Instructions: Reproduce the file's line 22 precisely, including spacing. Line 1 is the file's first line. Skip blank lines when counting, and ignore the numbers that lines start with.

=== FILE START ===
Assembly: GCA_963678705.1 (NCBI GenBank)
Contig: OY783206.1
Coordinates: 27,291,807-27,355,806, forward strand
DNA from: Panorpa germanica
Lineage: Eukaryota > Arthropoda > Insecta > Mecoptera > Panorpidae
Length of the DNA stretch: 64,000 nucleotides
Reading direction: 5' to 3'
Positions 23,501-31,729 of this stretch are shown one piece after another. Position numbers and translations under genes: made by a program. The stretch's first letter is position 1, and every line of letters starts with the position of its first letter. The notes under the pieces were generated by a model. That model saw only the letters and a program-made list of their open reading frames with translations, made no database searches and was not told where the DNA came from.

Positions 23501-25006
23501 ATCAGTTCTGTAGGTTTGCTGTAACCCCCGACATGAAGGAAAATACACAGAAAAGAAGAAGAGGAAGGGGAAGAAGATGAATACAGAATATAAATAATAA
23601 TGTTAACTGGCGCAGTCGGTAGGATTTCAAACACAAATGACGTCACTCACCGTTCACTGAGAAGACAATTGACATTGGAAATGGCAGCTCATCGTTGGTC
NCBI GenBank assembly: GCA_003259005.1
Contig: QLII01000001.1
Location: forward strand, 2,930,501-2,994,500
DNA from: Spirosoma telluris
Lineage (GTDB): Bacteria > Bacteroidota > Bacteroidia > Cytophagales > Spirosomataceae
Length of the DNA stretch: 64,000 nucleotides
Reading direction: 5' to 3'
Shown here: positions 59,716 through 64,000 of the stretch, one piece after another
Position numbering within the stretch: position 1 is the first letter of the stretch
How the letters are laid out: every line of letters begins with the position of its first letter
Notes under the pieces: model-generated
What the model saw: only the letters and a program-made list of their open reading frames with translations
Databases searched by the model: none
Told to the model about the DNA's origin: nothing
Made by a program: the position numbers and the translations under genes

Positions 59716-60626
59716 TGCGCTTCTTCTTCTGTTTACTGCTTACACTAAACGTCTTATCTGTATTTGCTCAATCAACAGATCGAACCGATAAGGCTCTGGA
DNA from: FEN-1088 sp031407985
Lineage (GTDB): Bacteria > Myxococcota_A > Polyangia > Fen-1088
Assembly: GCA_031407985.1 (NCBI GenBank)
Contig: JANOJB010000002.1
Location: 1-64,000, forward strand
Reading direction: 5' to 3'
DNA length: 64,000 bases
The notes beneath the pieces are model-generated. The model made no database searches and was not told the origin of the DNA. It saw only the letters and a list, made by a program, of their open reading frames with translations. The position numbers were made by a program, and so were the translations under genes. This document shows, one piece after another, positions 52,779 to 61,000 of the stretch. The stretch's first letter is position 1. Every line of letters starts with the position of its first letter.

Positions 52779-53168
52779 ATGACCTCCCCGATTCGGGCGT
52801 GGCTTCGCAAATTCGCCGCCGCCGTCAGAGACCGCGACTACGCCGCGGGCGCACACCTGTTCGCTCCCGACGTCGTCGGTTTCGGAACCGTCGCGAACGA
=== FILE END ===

Notes under the pieces: model-generated